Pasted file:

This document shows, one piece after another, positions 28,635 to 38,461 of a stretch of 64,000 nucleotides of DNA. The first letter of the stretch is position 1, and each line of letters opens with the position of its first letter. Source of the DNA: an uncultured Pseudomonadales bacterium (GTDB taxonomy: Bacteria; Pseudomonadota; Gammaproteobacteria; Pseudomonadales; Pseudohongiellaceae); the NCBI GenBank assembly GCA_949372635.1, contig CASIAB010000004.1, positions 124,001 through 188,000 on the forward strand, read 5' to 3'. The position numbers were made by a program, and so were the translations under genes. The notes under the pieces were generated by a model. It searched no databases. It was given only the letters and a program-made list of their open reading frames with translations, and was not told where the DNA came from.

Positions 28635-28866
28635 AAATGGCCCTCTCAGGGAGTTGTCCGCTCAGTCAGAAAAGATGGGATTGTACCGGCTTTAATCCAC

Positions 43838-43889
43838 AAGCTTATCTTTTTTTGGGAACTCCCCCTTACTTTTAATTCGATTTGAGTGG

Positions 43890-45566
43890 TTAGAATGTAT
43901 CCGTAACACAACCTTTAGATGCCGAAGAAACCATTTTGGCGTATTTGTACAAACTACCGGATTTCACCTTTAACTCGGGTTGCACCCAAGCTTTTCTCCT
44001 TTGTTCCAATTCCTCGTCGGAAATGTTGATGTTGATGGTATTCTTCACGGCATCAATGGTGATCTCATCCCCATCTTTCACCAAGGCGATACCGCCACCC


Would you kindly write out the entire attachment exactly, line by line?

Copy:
This document shows, one piece after another, positions 28,635 to 38,461 of a stretch of 64,000 nucleotides of DNA. The first letter of the stretch is position 1, and each line of letters opens with the position of its first letter. Source of the DNA: an uncultured Pseudomonadales bacterium (GTDB taxonomy: Bacteria; Pseudomonadota; Gammaproteobacteria; Pseudomonadales; Pseudohongiellaceae); the NCBI GenBank assembly GCA_949372635.1, contig CASIAB010000004.1, positions 124,001 through 188,000 on the forward strand, read 5' to 3'. The position numbers were made by a program, and so were the translations under genes. The notes under the pieces were generated by a model. It searched no databases. It was given only the letters and a program-made list of their open reading frames with translations, and was not told where the DNA came from.

Positions 28635-28866
28635 AAATGGCCCTCTCAGGGAGTTGTCCGCTCAGTCAGAAAAGATGGGATTGTACCGGCTTTAATCCAC

Positions 43838-43889
43838 AAGCTTATCTTTTTTTGGGAACTCCCCCTTACTTTTAATTCGATTTGAGTGG

Positions 43890-45566
43890 TTAGAATGTAT
43901 CCGTAACACAACCTTTAGATGCCGAAGAAACCATTTTGGCGTATTTGTACAAACTACCGGATTTCACCTTTAACTCGGGTTGCACCCAAGCTTTTCTCCT
44001 TTGTTCCAATTCCTCGTCGGAAATGTTGATGTTGATGGTATTCTTCACGGCATCAATGGTGATCTCATCCCCATCTTTCACCAAGGCGATACCGCCACCC